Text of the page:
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What is mindful eating?
Everywhere we look we are tempted with food choices, from advertising, to placements in tv shows and the #foodporn obsession that rules social media. But the healthiest people in the world, and the ones who live the longest, as in 100+ years, all share several habits in common and one of them is eating mindfully.
Here are 7 things you can start doing this week to help you eat more mindfully.
Stop Eating Before You Are Full
There is an old diet trick to always leave one bit of food on your plate. This has two benefits: one is self-control and the other is to stop yourself from eating to the point of being overstuffed. It takes our brains about 20-30 minutes to get the signal from the stomach that we’ve had enough to eat. Keep eating right up until that signal hits and you will definitely have eaten too much. stop eating sooner than you think and wait 20-30 minutes. If you’re still hungry you can always have more.
Try Not To Eat Alone
Eating, across every culture is a social event. Yet today with packed schedules and many city dwellers having long commutes, we tend to eat rushed, between appointments or maybe exhausted at the end of the day. Whenever you can, try to buddy up and eat with someone, even via phone or video chat. Chances are you won’t eat as much and you’ll feel more satisfied too.
If It Grows, Eat It.
This is a tip from Louise Hay that I absolutely love “If it grows, eat it. If it doesn’t don’t.” While this is not always entirely possible, most of us could do better on this one – #goals! Try and focus your diet around vegetables, fruits, whole grains, nuts and legumes. You’ll find your body cleaner and your mind clearer.
Nothing With a Label
This is another juicy bit of wisdom from the iconic Ms. Hay in her book Heal Your Body. Although like the previous tips can be a little hard to do 100% it is a step in the right direction. Everything with a label on it has preservatives in it, and you have to ask yourself if you want all of this continually in your system? A good start would be to cut out labeled foods one day a week or even for one meal every day. I always have more energy and am in a better mood whenever I do this.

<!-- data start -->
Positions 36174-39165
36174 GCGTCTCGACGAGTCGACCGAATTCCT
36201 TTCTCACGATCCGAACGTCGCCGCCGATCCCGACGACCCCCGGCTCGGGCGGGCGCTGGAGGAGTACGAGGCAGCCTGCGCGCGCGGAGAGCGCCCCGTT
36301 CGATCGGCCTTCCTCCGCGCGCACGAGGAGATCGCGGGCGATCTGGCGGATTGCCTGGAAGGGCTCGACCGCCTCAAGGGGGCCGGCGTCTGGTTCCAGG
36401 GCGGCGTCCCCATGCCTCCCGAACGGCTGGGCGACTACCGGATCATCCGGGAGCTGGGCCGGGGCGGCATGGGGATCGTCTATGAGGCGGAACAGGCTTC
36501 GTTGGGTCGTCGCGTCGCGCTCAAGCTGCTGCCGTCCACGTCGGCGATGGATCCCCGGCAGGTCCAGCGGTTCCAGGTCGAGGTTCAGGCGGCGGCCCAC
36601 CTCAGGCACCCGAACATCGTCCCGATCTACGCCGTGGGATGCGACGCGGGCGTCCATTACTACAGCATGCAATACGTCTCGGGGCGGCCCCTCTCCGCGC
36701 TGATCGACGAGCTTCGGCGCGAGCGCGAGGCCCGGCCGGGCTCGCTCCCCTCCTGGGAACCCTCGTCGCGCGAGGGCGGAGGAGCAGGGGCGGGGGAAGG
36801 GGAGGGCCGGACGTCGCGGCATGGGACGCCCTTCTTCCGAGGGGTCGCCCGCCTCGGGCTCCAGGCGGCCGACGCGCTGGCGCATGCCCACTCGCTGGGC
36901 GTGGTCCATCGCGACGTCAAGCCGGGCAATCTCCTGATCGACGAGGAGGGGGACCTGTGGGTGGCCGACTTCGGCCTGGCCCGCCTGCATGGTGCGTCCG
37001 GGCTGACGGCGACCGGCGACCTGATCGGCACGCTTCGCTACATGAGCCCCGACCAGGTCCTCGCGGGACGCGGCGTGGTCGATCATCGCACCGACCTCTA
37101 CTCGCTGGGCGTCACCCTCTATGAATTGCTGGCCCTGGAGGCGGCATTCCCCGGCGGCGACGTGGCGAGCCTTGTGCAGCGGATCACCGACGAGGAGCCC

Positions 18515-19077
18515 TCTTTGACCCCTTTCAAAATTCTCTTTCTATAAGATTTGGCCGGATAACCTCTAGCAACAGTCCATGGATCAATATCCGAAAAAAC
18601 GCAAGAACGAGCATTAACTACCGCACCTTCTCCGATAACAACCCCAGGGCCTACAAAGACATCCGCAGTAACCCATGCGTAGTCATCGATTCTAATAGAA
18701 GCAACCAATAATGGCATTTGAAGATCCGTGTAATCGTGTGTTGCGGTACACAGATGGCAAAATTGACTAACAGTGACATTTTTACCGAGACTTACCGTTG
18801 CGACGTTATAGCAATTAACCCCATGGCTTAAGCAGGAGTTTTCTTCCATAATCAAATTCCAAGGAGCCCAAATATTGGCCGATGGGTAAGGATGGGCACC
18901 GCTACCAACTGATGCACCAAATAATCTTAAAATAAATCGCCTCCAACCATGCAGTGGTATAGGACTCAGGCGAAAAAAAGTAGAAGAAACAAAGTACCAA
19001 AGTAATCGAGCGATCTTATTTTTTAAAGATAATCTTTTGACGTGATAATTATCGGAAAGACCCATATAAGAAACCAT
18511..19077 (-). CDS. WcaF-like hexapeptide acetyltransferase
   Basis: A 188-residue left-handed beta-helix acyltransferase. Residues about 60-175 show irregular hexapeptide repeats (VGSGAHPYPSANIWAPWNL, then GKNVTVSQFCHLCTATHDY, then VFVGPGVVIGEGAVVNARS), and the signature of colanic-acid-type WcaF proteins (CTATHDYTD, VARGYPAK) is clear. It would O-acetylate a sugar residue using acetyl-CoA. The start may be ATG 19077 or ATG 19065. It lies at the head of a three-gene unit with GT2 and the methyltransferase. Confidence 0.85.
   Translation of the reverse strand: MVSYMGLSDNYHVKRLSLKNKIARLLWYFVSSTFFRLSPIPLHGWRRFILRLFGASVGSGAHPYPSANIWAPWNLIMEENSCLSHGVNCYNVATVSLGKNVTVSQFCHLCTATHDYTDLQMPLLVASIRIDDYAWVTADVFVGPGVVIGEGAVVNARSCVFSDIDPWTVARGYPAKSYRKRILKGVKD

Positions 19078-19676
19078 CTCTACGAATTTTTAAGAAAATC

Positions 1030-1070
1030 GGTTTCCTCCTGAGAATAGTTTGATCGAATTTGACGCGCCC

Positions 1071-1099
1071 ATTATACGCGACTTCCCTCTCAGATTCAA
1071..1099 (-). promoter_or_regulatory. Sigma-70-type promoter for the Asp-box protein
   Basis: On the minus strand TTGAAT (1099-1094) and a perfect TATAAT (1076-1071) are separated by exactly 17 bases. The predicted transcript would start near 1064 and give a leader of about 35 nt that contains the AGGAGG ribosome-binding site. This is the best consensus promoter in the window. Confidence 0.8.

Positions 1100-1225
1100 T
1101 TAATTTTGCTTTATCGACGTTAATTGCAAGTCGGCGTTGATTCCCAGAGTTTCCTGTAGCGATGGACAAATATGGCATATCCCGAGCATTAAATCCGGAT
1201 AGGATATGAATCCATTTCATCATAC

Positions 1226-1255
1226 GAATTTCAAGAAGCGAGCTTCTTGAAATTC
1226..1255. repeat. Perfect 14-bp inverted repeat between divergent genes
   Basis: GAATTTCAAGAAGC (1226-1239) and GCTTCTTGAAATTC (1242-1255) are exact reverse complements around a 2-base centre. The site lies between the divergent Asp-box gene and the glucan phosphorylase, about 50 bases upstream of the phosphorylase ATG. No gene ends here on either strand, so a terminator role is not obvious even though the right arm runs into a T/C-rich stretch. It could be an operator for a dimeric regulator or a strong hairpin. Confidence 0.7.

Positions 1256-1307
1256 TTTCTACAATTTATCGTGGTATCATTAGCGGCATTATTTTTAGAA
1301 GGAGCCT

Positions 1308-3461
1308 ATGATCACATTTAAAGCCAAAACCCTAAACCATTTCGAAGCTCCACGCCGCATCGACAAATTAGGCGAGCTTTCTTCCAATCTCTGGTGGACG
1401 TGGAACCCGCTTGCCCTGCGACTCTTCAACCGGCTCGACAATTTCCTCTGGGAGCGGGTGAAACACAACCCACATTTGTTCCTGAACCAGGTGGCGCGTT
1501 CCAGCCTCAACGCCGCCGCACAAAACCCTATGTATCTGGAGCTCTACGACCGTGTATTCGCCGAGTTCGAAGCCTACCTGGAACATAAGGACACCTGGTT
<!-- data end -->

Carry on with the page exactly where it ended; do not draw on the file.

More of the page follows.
Sugar occurs naturally in a lot of foods, especially fruits and dairy. It also hides out in less obvious places like breads and most prepackaged and processed foods so it’s tough to dodge. It also gives you that kind of addictive buzz thanks to a surge of the neurotransmitter dopamine as soon as we eat it. More to the point, it just tastes good and feels great! But there are obvious drawbacks such as weight gain, lack of interest in healthier foods and of course the sugar crash. If you really have a sweet tooth (and I do!) opt for more natural choices like fruits, fresh or dried and honey. And don’t skip meals! That is when you are most likely to cave.
Note: You might also want to try the 21-Day Sugar Detox
Limit Your Consumption of Coffee and Alcohol
Oh yes! Two of our favorite vices, but notably absent from cultures where people live the longest. Heavy alcohol consumption puts undue stress on the liver and both are dehydrating and strain the digestive system. Another good reason is that the body will burn the calories from booze first before it burns any fat making it more difficult to maintain a healthy body weight. Try opting for more water, herbal tea, and an occasional glass of wine instead.
Mute the Food Porn
As our social media intake increases so does our intake of all of those beautiful pictures of perfectly prepared food! This influences both your cravings and your habits. If you see a lot of posts of indulgent deserts or fried items, there’s a higher chance that you’ll eat them. The same is true for pictures of fresh fruits and vegetables; see more of those you are more likely to make that food choice. Temporarily mute accounts that have a lot of rich, sugary, high fat foods. Out of sight often equals out of mind.
Mindful eating encourages you to take care of your body, and your mind through a simple practice of something we do several times each day: eat. It’s about balance, health, community and is a great way to kick the latest fad diet.